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Dev Track: iOS Development: Designers + Developers - Rachel Parsons30:09 with Rachel Parsons
Rachel has been programming professionally since 2003, but has been heavily involved in computers since the mid-90s. She was building computers in middle school, embraced web development in high school, and got serious about object oriented programming in college. Initially, she thought she wanted to be a web designer, but she found web design wasn’t challenging enough and returned to programming. When she learned java, she finally realized how fun programming is. Currently, she's a principal software developer for an IT consulting firm, Cardinal Solutions. She works for a variety of clients on a variety of applications including mobile apps, BI dashboards, web applications, windows applications, services, APIs, and everything in betwee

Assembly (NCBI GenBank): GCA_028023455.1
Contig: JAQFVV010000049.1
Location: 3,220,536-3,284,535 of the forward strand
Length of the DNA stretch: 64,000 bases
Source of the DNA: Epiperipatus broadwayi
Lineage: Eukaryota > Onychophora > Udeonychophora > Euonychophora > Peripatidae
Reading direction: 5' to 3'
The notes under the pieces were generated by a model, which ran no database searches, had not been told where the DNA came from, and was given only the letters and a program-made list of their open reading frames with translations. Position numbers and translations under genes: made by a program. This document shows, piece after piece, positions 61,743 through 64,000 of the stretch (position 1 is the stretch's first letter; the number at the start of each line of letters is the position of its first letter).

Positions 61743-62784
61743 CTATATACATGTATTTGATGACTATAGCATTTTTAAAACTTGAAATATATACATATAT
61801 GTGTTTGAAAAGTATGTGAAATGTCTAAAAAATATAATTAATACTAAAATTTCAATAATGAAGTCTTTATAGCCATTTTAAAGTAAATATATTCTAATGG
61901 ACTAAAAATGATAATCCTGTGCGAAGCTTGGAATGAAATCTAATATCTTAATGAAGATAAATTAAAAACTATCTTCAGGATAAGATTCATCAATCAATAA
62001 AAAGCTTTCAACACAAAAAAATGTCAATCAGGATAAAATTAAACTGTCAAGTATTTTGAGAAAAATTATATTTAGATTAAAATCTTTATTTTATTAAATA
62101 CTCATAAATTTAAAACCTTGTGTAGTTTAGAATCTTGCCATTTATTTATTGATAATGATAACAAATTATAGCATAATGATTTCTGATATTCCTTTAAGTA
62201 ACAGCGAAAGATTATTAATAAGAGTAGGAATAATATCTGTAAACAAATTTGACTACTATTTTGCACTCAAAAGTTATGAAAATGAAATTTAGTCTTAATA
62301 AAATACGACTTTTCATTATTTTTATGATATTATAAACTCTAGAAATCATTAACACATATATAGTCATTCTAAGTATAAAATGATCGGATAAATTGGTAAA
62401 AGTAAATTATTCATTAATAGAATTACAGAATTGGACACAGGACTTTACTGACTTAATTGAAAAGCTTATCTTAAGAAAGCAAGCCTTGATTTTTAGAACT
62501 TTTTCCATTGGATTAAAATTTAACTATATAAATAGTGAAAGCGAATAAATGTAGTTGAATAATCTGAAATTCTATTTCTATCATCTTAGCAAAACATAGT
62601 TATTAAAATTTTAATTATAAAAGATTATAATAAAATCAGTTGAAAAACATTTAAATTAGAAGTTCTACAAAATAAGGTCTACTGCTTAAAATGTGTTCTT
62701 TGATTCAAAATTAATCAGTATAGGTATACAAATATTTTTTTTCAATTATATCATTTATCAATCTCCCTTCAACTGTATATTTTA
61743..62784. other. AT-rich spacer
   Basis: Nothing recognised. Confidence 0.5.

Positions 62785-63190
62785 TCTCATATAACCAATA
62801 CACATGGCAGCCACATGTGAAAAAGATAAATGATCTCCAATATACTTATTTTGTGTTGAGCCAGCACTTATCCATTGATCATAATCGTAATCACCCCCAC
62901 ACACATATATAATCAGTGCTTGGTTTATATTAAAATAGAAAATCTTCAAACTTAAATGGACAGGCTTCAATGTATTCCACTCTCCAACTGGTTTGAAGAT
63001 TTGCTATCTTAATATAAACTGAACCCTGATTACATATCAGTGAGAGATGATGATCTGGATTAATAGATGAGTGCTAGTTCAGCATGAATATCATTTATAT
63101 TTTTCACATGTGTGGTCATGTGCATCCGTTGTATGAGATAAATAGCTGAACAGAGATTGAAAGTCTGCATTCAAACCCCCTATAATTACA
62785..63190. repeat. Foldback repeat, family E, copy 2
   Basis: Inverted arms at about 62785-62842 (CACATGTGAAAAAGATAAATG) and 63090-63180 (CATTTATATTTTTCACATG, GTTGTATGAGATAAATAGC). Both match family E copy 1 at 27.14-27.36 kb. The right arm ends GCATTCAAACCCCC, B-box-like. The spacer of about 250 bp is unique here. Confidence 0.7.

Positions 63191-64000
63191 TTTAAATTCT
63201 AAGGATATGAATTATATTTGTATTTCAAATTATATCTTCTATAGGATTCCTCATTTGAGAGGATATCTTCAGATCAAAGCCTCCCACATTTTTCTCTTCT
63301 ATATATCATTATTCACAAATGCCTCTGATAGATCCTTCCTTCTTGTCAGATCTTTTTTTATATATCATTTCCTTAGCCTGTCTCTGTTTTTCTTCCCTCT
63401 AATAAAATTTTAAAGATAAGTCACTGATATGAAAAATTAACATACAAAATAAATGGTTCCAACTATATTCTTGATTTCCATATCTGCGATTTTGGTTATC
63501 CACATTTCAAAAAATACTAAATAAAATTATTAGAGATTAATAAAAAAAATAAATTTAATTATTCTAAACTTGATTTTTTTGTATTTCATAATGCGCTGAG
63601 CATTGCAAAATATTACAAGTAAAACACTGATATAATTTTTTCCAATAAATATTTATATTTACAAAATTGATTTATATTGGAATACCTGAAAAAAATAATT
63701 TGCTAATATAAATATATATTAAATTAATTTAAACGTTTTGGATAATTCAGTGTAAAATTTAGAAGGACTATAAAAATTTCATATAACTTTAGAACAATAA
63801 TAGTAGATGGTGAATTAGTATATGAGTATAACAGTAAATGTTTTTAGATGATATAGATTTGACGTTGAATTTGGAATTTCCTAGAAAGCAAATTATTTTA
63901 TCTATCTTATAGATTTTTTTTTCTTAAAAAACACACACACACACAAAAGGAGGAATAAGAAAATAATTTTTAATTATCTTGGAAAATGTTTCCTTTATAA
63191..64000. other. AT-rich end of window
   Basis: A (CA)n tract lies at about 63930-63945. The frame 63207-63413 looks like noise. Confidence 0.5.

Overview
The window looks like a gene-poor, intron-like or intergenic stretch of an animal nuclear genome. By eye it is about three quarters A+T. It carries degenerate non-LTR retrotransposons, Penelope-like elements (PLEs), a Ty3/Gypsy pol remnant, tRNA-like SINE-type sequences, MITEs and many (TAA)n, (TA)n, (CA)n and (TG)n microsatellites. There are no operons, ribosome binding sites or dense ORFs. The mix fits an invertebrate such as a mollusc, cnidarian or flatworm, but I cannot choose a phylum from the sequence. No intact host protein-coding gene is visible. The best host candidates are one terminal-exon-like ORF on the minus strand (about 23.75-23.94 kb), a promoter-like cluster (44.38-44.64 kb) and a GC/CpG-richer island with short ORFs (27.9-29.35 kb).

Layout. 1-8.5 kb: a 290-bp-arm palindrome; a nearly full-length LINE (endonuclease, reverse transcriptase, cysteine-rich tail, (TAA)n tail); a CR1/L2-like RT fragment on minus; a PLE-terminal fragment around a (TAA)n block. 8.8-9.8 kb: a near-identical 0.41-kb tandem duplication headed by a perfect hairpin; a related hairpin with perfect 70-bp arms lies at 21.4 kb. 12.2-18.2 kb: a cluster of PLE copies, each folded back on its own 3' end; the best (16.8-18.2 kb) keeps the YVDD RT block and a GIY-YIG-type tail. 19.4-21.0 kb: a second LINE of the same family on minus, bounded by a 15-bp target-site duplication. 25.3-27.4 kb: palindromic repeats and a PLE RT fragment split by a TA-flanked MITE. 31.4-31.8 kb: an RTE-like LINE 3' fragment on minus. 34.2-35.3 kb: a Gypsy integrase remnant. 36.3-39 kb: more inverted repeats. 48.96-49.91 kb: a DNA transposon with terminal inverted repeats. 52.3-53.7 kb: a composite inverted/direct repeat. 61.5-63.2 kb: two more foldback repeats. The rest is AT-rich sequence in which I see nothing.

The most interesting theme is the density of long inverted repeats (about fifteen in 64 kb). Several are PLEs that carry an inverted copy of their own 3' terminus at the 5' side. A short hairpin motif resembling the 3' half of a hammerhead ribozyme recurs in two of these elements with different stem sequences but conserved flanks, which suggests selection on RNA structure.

[iOS Development: Designers + Developers - Rachel Parsons] 0:00 [Blend Conference 2013] 0:03 So I'm an iOS developer currently. Recovering .net developer, recovering Java developer. 0:04 Done my stint with Web application development, and now mobile is really where my passion is. 0:11 So what I kind of want to talk to you guys today about is 0:17 the mutualistic relationship between designers and developers, 0:20 specifically in the context of mobile development, 0:25 and a lot of my examples and kind of specific, concrete points are going to be geared towards iOS development. 0:29 But really, it applies to any kind of mobile development, 0:37 and I think we have a few designers arguing that it applies to all development these days that they are involved in. 0:41 So what is mutualism? 0:48 This is a biology term, and according to Wikipedia, it's the way two organisms of different species 0:51 exist in a relationship in which each individual benefits, 0:58 and I would argue that designers and developers are generally pretty different species. 1:02 We have different ways of thinking, different jobs, different ways of approaching a problem, 1:08 but we can figure out ways of working together because our jobs are more and more closely tied together. 1:14 So some examples of mutualism. 1:20 What am I talking about in biology? 1:24 Pollination is probably one of the easiest examples, bees going from flower to flower, 1:26 getting their nectar to make honey and at the same time pollinating flowers. 1:33 In the oceans we see this with clown fish and sea anemone. 1:39 Clown fish fight off the sea anemone's natural enemy, butterfly fish, 1:43 and the sea anemone are poisonous to most fish and thus protect the clown fish. 1:48 And then on land we see this with mammals even. 1:53 Mammals and some birds have a mutualistic relationship. 1:56 Rhinos and impalas like the one pictured get ticks and other parasites on them, 2:01 and the oxpeckers will actually eat those ticks and other parasites, 2:06 thus, you know, kind of doing a service for the impala. 2:10 So, do we really have a mutualistic relationship? 2:15 Are designers and developers really made for this? 2:20 Because I think this is sometimes how we see each other. 2:24 Developers—we see ourselves as these scientists. 2:26 We're curing cancer and solving the world's problems, and designers are creating these beautiful displays and wonderful shows, 2:30 and getting the applause, and we see each other very differently. 2:37 Designers may think that we're developers in our basement, we're kind of nerds, 2:42 always have our heads stuck in some hardware, 2:47 and we developers look at designers—ugh, take your finger paints and go make a pretty picture. 2:50 But I would argue that we're really 2 different pieces of the same puzzle, especially when it comes to software development. 2:56 Because without each other we don't really get a full picture. 3:04 We get some very disjointed things whenever we don't work together. 3:09 This is an example of what a developer might design, at least in the mid '90s or early 2000s. 3:13 This is what typically happened when developers would create UIs. 3:22 We are very logical. Some of us are really, really literal. 3:29 You need a check box that's on or off, and you need all 50 of them on the same screen. 3:33 Of course, because what user doesn't want all those options. 3:37 And what we really run into is that this isn't usable. 3:41 We would lose customers, we would write software that people wouldn't use, 3:46 and personally, that kind of sucks. 3:51 When I write all the software, I go through all this work, release a product, 3:55 and people are like, "Well this sucks, I'm not going to use it." 3:58 Even in businesses where it may even be important to their job. 4:01 But when we work together, this is the kind of thing we can build. 4:04 This is a converter—this is a conversion app that a couple of friends of mine built. 4:10 It's an iOS app, and a designer and developer collaborated on it 4:16 and built this really beautiful application, this beautiful UI. 4:21 And sure, I as a developer could easily throw up a couple of text boxes with a switch to switch the fields and a number pad, 4:26 but I think what you really get with a designer is the detail. 4:35 You know, it's the button—the to/from button, that toggle that will switch the 2 values of the fields. 4:41 It's the information button down at the bottom right. 4:48 It's those little details that designers really pay attention to. 4:55 They go out of their way to refine their designs and create something really beautiful, 4:59 and I as a developer can then take those designs and manifest them in a product. 5:04 So how do we do this? 5:11 We're changing the way that we work. 5:14 Designers are more and more a part of the software development team, 5:18 but we have to educate each other first. 5:22 We have to—developers and designers, it's really important for us to talk to each other, 5:25 to communicate, and to educate each other about our fields of specialty. 5:29 We also have to learn the user interface guidelines. 5:35 Mobile—it's a huge thing in mobile, especially with Apple and Android, and even Microsoft has followed suit with their platform. 5:38 So whether you're doing Web or any other technology, 5:46 if you're targeting a mobile device, you have to learn the interface guidelines, 5:49 and that goes for designers and developers. 5:53 And then designers and developers should collaborate on the implementation. 5:56 A designer can't just throw a designer over the wall and say, "Okay, go create it," 6:00 because maybe the designer created something that's going to take me weeks to implement. 6:05 If we had worked together, maybe we could have come up with a solution 6:14 that matched the timeline and our resource constraints and still met the need of the users. 6:17 So I'm going to talk about each of these three things in a little bit more depth starting with education. 6:24 So what do developers need to teach designers? 6:31 What can we do—what can I do to help my designer understand my process and get better? 6:35 One of the things that I think is most important is to explain clearly, 6:41 not to use any crazy—designers aren't stupid, but you don't necessarily need 6:46 to use the specific technical jargon of your chosen platform when you're explaining why you can't implement something. 6:52 My designer doesn't care that this complex algorithm is taking place under the cover 6:59 so we can't implement that design, 7:05 but she does care that hey, you know what, it's going to take me 3 weeks to get this working right 7:07 and then get it performing properly, and we may need to readjust. 7:12 We also need to develop the details. When a designer comes up with a detail, 7:16 comes up with a design, we need to make sure that we actually implement it. 7:21 There's no ignoring that drop shadow at the bottom of the rectangle, 7:25 like, oh, nobody will notice if that one pix of border that isn't there or if it's the wrong color— 7:30 that stuff does get noticed. 7:36 Users don't ever know that's what it is, but they know that looks off, that looks totally off, 7:37 I don't even know what that looks like. 7:43 And then the other thing that developers can really do to educate themselves is to learn about design. 7:47 Gone are the days when you can be ignorant of what users are using our apps, how they're using our apps, 7:53 and the things that they're expecting out of our apps. 8:00 We have to learn about good design. Read a blog or article, pick up the user interface guidelines and go through that, 8:03 or just look at what other people are doing. You know what works and what doesn't. 8:10 So pay attention to why. 8:14 And then designers. How can you educate us as developers and educate yourself as well? 8:18 When you have a design and you have a layout or something that you've done on purpose, you have a reason behind it, 8:23 and I as a developer come up and say, "I don't like that. I think that looks goofy," 8:31 well you have a reasoning, so don't just tell me to do it because you say so, 8:35 nobody likes to hear that. Didn't like hearing it from my parents, 8:39 didn't like hearing it from my teachers. Let's have a conversation. 8:42 Why is it important that a button should be in a certain place? 8:47 Why is it important that an icon be a certain shape or color? 8:50 And then it's your duty as well to learn what other people are doing, see what works, 8:55 look at other examples—I think that's a great way to come up with ideas when you're struggling through a problem, 9:01 building a form—you know it's really easy to take Web forms and convert them straight to mobile, 9:07 but that, ugh, that's never a good thing. 9:12 So how do other people do it? How have other people implemented solutions for those same problems? 9:15 And then learn a little bit about the technology. 9:22 As designers, it's really important for you to know the limits of a technology stack. 9:25 You don't have to know—again, you don't have to know the algorithms, you don't have to know how to write code for it, 9:31 but it's really helpful if you understand the performance differences between using an image 9:36 or using a poor drawing, hand drawing a line or something like that, 9:41 and that will come into play in the collaboration on implementation. 9:46 So, a little bit more about the UI guidelines. 9:51 You know, it's all of our responsibility, if you're on a mobile project of any kind, 9:56 again, Web or otherwise, every platform has its guidelines, 10:01 and those guidelines are generally a little different. 10:06 Android versus iOS versus Windows Phone versus whatever anybody else is doing— 10:08 Those guidelines are there not as a solid path. They don't say you have to do it this way, 10:14 but they do say it's recommended on an iOS device that the back button be in a certain place. 10:22 So they are there for all of our benefits. They help really just give us a path, 10:27 so read them, learn them, and love them because you'll be mired in that documentation a good bit as you're working with your design. 10:35 So, specifically, one of the UI guidelines is overarching in general is to be consistent, 10:46 and we're not just talking within your app because it's no longer 10:54 okay, the person is in my app, so I can put the buttons wherever I want. 10:59 You have to be consistent with the platform. 11:03 An example of what I am talking about—this is an alert box in iOS. 11:06 The OK button is on the right, and the cancel, the don't allow, the negative button is on the left. 11:12 That's a standard. In iOS it's opposite. In Windows Phone, I believe it's also opposite of iOS as well, 11:19 so this is one of those caveats that you have to know about, and you have to be consistent. 11:30 Because if your iOS users see the Android style, you may have some usability issues just because you didn't follow a UI guideline. 11:35 Next focus on the primary task. I don't know if you guys have ever used Clear, but this is a screen shot of it, 11:46 and it is a very simple task management app. 11:54 It's very straightforward, it's very clear, and it's focused. 11:59 The user isn't doing anything else, not managing his calendar and his task list, he's managing one thing, his tasks, 12:03 and that's all he's focused on. You don't need to overload a UI with a bunch of stuff just to get one thing done, 12:11 especially on a phone where you have limited resources or limited real estate. 12:20 And then be prepared for curve balls. 12:25 This is something else that the UI guidelines will tell you, this is in the Apple documentation. 12:28 What I'm referring to is the navigation bar, this bar at the top where All Contacts is, 12:33 that nav bar is 44 pixels high in portrait. As soon as you rotate it, it's 36 pixels high and the font size is different, 12:41 and the buttons inside are different, so if you've got custom images or a custom drawing or custom anything that is dependent 12:51 on that layout being a certain way in one orientation, reading the UI guidelines will help you figure out, okay, 12:58 now I'm going to support landscape, so I need to adjust, I need to make sure that my design is adjusted for that, 13:06 and I think that's something that designers would really benefit from reading the guidelines and learning them, 13:12 because as a developer I may overlook that. Ah, who cares. It's 8 pixels. 13:19 Just make sure that my layout lays out and that's it, but to a designer 8 pixels might as well be a mile for a lot of them. 13:25 And then go beyond the guidelines. Like I said, the guidelines aren't a strict "Here's how you do everything," 13:34 and that's because you kind of have to think outside that box, and you have some opportunity. 13:43 Specific example: This is a screenshot of an app I've worked on. 13:48 We had a form that the user had to fill out, and because it scrolled we decided to have a reset on there. 13:55 It's a little bit longer form. So, initial design was to put the reset on the left and search on the right 14:00 to follow that guideline that I talked about earlier, the positive, the OK, move forward action on the right 14:08 and the cancel, negative, destructive action on the left. 14:16 What I found was that we had a couple of users come back and say, "This is confusing. Can we switch the order of the buttons? 14:22 "Can we put search first and then reset?" 14:30 So I'm going back and forth with this client, just me, as a developer, with my client, 14:33 telling them about, well, that's not really the standard, and I think it will be confusing the other way, 14:39 and what I ended up doing was going back to the designer and chatting about it. 14:44 So I go back to the designer, and I'm actually looking for him to back me up, 14:49 and he says, "You know, let me ask you this. Why is the reset button so prominent? 14:53 "Is that even necessary"—that was actually the first question, "Is the reset button necessary?" 14:58 But then if it is, why is it at the same prominence as the search button? 15:04 What he suggested was brilliant. Demote the reset button to something that is way less of an option to click, and you've solved the problem. 15:11 We've eliminated any kind of discussion with the client—that's a really simple fix for me as a developer— 15:24 that's fine, move the order around, change the button style, and that's it. 15:31 So, that was just a really good example of where, me as a developer, I'm fighting this fight 15:34 and I think I know the answer, but my designer can come in and give me this perspective and a solution that solves all the problems. 15:40 Go back to the client, he's happy, I'm happy, everybody's happy, and it's usable. 15:47 So onto implementation. 15:51 Once you know the guidelines and you have kind of your framework, 15:55 you have to be able to talk with your designer or your developer about implementation. 16:00 you have to collaborate on that, the actual technology and the actual way—I'm going go write that code, I need to talk to my designer about that. 16:05 Then we need to know the tooling, and that's everybody. 16:13 That's the designers—anybody that's going to be involved in the software development, 16:16 I think it's really important for you to understand the tooling. 16:22 One of the cases is image slices versus core graphics. 16:25 So do we have any iOS developers in the house? Yeah, okay, we've got a few. 16:32 So you guys are familiar with core graphics. Even if you haven't done iOS development, 16:39 I'm sure most of you guys are familiar with having the ability to draw via code 16:43 whether it's with canvas in HTML5, with core graphics in iOS, you can do it with just about any language that has any kind of graphical interface. 16:52 But that requires code. Image slices, very traditional. 17:03 If you've done Web development, which I believe most of you, if not all of you, have, 17:08 it's just putting images together on a screen to create the illusion of a button when it's really just an image, 17:12 a gradient, or whatever. So having this conversation will really benefit you because 17:20 those 2 options have very different ramifications. 17:27 One is more performant than the other, but one may or may not be future-proof, 17:30 so when iOS 7 comes out, how are you going to be able to support—are you going to have to rewrite that section 17:37 where you implemented something that used image slices versus core graphics. 17:42 Are you going to have to re-implement a solution for a problem when a new version of the OS comes out. 17:48 So I'll show you an example of image slices and just show you kind of the line of thinking that we used. 17:54 I know it may be a little bit difficult to see this because it's so bright in here, 18:03 but this is, again, another app I've been working on, 18:08 and what we have here is—the designer came up with a stamp-looking detail section, 18:12 so there's a border all the way around that looks like a stamp, 18:20 there's a background that you totally lose on the presentation, 18:23 but there's a really subtle dotted pattern in the background, 18:27 and then of course you have all the elements with a dotted line separating the buttons. 18:33 So I call up my designer, I'm like I don't even know where to start because I can't draw this. 18:38 A stamp pad is a zigzag, and drawing that in code is just—that's not going to work at all. 18:44 So we talk through, does this need to be resizeable? 18:51 Yes, you know, I have addresses that will vary in height, I have multiple buttons that I may have to put on here, 18:54 if they have a website, I want to put additional sections in this view. 19:01 So how can we make it flexible enough without going through all the complexity of having to write all that code to draw it? 19:05 And this is what we came up with. We came up with 4 slices actually but with a pattern. 19:14 It's so subtle I can't even see it on my screen. 19:20 I just trusted that my designer put it in there and went with it, 19:23 but we came up with these 3 slices. Said, you know what, this isn't resizeable horizontally but it is vertically, 19:28 because I can stretch and repeat this middle image, but I still get the top, and I get the drop shadow at the bottom, 19:37 and I get that zigzag pattern all the way around. 19:43 This was, while it was not the prettiest code I've ever written, it was way better than trying to create these lines and these patterns in code. 19:47 It was just way more efficient to do it this way than with core graphics, 19:57 and probably a little bit more efficient from a view display performance perspective as well because it's very quick to throw an image up on a screen. 20:02 So an example of core drawing, core graphics that I'm referring to. 20:13 Same screen, except at the top, I've highlighted the top now, 20:19 the top section up here in the header, it's a gradient, consists of a gradient, linear, light gray to dark gray, 20:24 and then a really subtle border at the bottom, and then a drop shadow underneath that. 20:36 I said, you know what, we don't need an image for that. 20:41 It's going to actually probably take me more time to implement a stretchable image and try to do all that stuff. 20:46 I've got all the code to do a drop shadow, so I'll just implement it that way, 20:50 and it will be way more performant because it doesn't take any time for the device to draw those simple graphics. 20:55 So, I know you probably can't read this code, but this is the code to draw a gradient. 21:02 It consists of a couple of colors, you stick those colors together in an array, give them locations, 21:09 and then draw that in code, so this is all that was required, I don't know, 8 lines of code to draw the gradient. 21:18 This is the code to draw the inner shadow—that's what my designer called it. It was really just a black line with some opacity on it. 21:27 Yeah, this is a little bit more, we're still talking 8 or 9 lines of code, but like I said, it was almost nothing for me to throw this together. 21:35 It's a start point, it's an end point, my designer was able to give me the coordinates, give me the colors. 21:45 I just throw them into code because I already have this, I already know how to do this. 21:50 And then this last part is the drop shadow. Again, very simple, 5 or 6 lines of code. 21:54 It's very quick and efficient, so it is very simple to implement. 22:01 So that was just an example of the 2 different options and some of the ramifications of such. 22:08 A little bit more about core drawing, because—this is a specific example of where we did have a conversation, 22:15 should we do image slices? Does that make sense? 22:25 And in this case, with it being circular and there being probably a lot more trigonometry to laying out slices, 22:28 I suggested, you know, I can probably draw this pretty quickly using a tool 22:39 and get the gradients as long as we can agree on the gradients and actually a little bit of paired designing, kind of. 22:45 I had the tool up, and I wasn't quite sure what the gradient was supposed to look like, 22:53 so I call my designer over, "Hey, come here, is this right? Does this look how you intended it to look?" 22:57 So we tweaked it a little bit and were able to get this. This is actually a screen shot out of the app. 23:03 So the tool that I'm talking about is Paint Code. If you do any iOS development and you have to do any kind of core drawing, 23:11 I highly recommend this app. It's a great app by a company called App Code, 23:19 and basically I was able to draw this gradient, or series of gradients actually, 23:24 in, I don't know, maybe a couple of hours to get it exactly right, and that's just because I had just bought the app, 23:31 and I wasn't real familiar with it, and what it does is when you draw these shapes and sizes and gradients, 23:37 it actually generates the iOS code for you, which is really pretty cool because it gives you at least a foundation to start with. 23:44 I had to make this resizeable, which is the other reason that we used core drawing instead of images. 23:51 Any time you have a gradient you have to decide can you resize that gradient and maintain its gradientness. 23:57 So here, this is just a really great tool. I am actually advocating that designers get this tool and be able to use it, 24:05 because a designer could have easily done this in Paint Code versus Photoshop, 24:15 and gotten effectively a base code for me to start with without ever having to employ me. 24:22 So knowing the tools is a huge part of this, knowing what tools you have available and being able to use them is really important. 24:28 Designers need to learn source control, you need to learn how to interact with git and even subversion if you have to, 24:40 but you have to be able to commit your assets, images, and slices, 24:48 and I would contend it's even helpful if you know a little bit of code. 24:55 If you know how to edit points or colors, those things are really actually straightforward if you go and look at the code, 24:59 so knowing the tools—I highly recommend the designers download and install Xcode if possible, 25:08 and I've got a screen shot of that up here because I know some people haven't seen Xcode. 25:14 If you haven't seen it lately, it's got some really awesome features, 25:19 even now, and it's going to have even more awesome features next week when the new version is released. 25:24 My point in showing this specific screen shot is that it's very graphical. 25:30 It's still a very visual tool, and it's referred—this part of Xcode is called Interface Builder. 25:36 Of course you have the code and it looks like any other IDE, 25:44 but the actual UI development interface is called Interface Builder, and with storyboards, 25:49 which is another feature that your developers would have to be using of course, it actually lays out the flow of screens, 25:55 so a designer who maybe isn't familiar with iOS development could easily come in here and see 26:02 this is the start, this is where the user would go if they click on these buttons, 26:07 and here's where the user could diverge, and this is kind of what they're going to see. 26:12 Of course, it doesn't show everything that you're doing behind the scenes in code, 26:17 but at least gives you a starting point. 26:20 I actually pulled this screen shot specifically because it came off of a blog post from a guy who was advocating prototyping, 26:23 rapid prototyping in Xcode and iOS, which is something I haven't fully vetted yet because—there's some caveats to that— 26:33 but he had a whole template, and this is the template for anybody to really kind of start off that effort, 26:44 for a designer to come in and just kind of throw some elements on the screen 26:52 and get a flow together, and that's really helpful, because if a designer and developer can get into that prototyping cycle, 26:57 that's going to be way, way easier for both parties, and it will be more efficient. 27:04 We'll get out of this waterfall design, develop, design, develop—we'll get out of that cycle and get into a more collaborative environment. 27:10 So to wrap up, we need to educate each other. 27:20 Designers and developers—I think if anybody was in Adam's workshop yesterday morning, 27:26 he gave his opinion that designers and developers should be the best of friends, 27:31 and I wholeheartedly agree with that. I think that's a great idea because if you're not friends-ish, you're not going to be able to communicate, 27:36 and it's really important to communicate with each other, because that's how you're going to educate each other. 27:47 You can empathize with your designer, you can empathize with your developer the more that you get to know those people, 27:51 and you can educate each other on here's how I work, here's how that process works, et cetera. 27:58 And then learn, utilize, and go beyond the user interface guidelines. 28:05 Those are your buddies, you know, your other tools that you always have in your back pocket. 28:10 When a client is asking for something, I don't see the value in it, refer to the user interface guidelines 28:17 and then go beyond them when something isn't clear, when you're going round and round about some design decision, 28:23 go beyond it, think outside of that box, and developers, designers, collaborate on that. 28:30 Collaborate on implementation. Designers, when you're coming up with something, 28:36 send your developer an email or stick your head around the cube and say, "Hey, is this going to make sense? Can we do this?" 28:41 And then understand the tooling. Use the tooling. Your developer, I'm sure will—well, he should be happy—to help his designer to learn git 28:49 or learn Xcode or get Paint Code and that kind of thing, 28:58 because ultimately we can live in harmony, we can be friends, we don't have to be the nerdy developers and the finger painting artists. 29:04 We can be productive and bring that puzzle together into something really beautiful. 29:15 I pulled this image out of an article on Smashing magazine because I felt like it is— 29:21 it's a great image describing how integrated development, technology, code, and all that infrastructure is so important, 29:27 but without the skin of design, without the bones of copy and content and all those things that designers 29:39 and even other members of our team might bring, 29:46 without that stuff, what's our technology? Who cares? 29:50 Nobody will use my app if they don't see the value in it. 29:54 So, I encourage you, if you know a designer, be friends with him. 29:59 If you know a developer, be friends with him, and we can all get along and make beautiful, amazing things. 30:03